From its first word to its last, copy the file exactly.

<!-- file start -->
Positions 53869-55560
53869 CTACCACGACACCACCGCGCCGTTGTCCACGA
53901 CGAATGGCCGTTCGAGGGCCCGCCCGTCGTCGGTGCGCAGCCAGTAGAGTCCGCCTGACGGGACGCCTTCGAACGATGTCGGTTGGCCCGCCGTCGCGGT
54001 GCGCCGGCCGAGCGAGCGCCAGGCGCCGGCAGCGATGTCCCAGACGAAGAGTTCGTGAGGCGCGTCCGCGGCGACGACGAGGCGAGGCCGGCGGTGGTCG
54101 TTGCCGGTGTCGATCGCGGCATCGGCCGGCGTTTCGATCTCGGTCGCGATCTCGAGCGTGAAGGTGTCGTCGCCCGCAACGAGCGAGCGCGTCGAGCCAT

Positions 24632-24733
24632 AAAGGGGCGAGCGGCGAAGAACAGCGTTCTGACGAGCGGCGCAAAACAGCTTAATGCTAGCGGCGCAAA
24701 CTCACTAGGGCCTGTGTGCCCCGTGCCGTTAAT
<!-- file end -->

Positions 53869-55560
53869 CTACCACGACACCACCGCGCCGTTGTCCACGA
53901 CGAATGGCCGTTCGAGGGCCCGCCCGTCGTCGGTGCGCAGCCAGTAGAGTCCGCCTGACGGGACGCCTTCGAACGATGTCGGTTGGCCCGCCGTCGCGGT
54001 GCGCCGGCCGAGCGAGCGCCAGGCGCCGGCAGCGATGTCCCAGACGAAGAGTTCGTGAGGCGCGTCCGCGGCGACGACGAGGCGAGGCCGGCGGTGGTCG
54101 TTGCCGGTGTCGATCGCGGCATCGGCCGGCGTTTCGATCTCGGTCGCGATCTCGAGCGTGAAGGTGTCGTCGCCCGCAACGAGCGAGCGCGTCGAGCCAT

Positions 24632-24733
24632 AAAGGGGCGAGCGGCGAAGAACAGCGTTCTGACGAGCGGCGCAAAACAGCTTAATGCTAGCGGCGCAAA
24701 CTCACTAGGGCCTGTGTGCCCCGTGCCGTTAAT